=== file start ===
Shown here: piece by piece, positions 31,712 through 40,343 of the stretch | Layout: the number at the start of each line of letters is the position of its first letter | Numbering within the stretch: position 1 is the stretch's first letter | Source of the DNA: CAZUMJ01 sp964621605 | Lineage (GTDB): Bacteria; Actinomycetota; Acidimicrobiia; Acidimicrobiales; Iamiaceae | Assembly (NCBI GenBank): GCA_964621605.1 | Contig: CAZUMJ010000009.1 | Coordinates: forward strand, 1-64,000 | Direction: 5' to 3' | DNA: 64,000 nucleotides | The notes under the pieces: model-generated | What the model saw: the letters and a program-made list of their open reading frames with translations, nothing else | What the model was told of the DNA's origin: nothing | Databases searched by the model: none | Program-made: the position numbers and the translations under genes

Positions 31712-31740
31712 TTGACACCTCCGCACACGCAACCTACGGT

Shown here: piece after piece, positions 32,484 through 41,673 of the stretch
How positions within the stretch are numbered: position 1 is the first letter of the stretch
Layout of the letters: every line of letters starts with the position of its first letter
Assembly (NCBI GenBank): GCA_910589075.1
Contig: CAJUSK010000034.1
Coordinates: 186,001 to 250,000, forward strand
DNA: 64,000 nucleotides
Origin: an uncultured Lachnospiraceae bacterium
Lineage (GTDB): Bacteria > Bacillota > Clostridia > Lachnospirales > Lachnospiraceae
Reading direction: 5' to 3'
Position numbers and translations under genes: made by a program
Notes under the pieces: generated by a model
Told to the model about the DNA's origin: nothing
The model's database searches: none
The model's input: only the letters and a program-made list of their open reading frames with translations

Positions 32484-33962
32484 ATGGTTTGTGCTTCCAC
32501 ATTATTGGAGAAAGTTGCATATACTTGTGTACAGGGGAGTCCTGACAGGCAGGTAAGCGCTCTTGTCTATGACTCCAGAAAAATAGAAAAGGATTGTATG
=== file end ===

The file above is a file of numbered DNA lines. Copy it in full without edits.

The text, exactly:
Shown here: piece by piece, positions 31,712 through 40,343 of the stretch | Layout: the number at the start of each line of letters is the position of its first letter | Numbering within the stretch: position 1 is the stretch's first letter | Source of the DNA: CAZUMJ01 sp964621605 | Lineage (GTDB): Bacteria; Actinomycetota; Acidimicrobiia; Acidimicrobiales; Iamiaceae | Assembly (NCBI GenBank): GCA_964621605.1 | Contig: CAZUMJ010000009.1 | Coordinates: forward strand, 1-64,000 | Direction: 5' to 3' | DNA: 64,000 nucleotides | The notes under the pieces: model-generated | What the model saw: the letters and a program-made list of their open reading frames with translations, nothing else | What the model was told of the DNA's origin: nothing | Databases searched by the model: none | Program-made: the position numbers and the translations under genes

Positions 31712-31740
31712 TTGACACCTCCGCACACGCAACCTACGGT

Shown here: piece after piece, positions 32,484 through 41,673 of the stretch
How positions within the stretch are numbered: position 1 is the first letter of the stretch
Layout of the letters: every line of letters starts with the position of its first letter
Assembly (NCBI GenBank): GCA_910589075.1
Contig: CAJUSK010000034.1
Coordinates: 186,001 to 250,000, forward strand
DNA: 64,000 nucleotides
Origin: an uncultured Lachnospiraceae bacterium
Lineage (GTDB): Bacteria > Bacillota > Clostridia > Lachnospirales > Lachnospiraceae
Reading direction: 5' to 3'
Position numbers and translations under genes: made by a program
Notes under the pieces: generated by a model
Told to the model about the DNA's origin: nothing
The model's database searches: none
The model's input: only the letters and a program-made list of their open reading frames with translations

Positions 32484-33962
32484 ATGGTTTGTGCTTCCAC
32501 ATTATTGGAGAAAGTTGCATATACTTGTGTACAGGGGAGTCCTGACAGGCAGGTAAGCGCTCTTGTCTATGACTCCAGAAAAATAGAAAAGGATTGTATG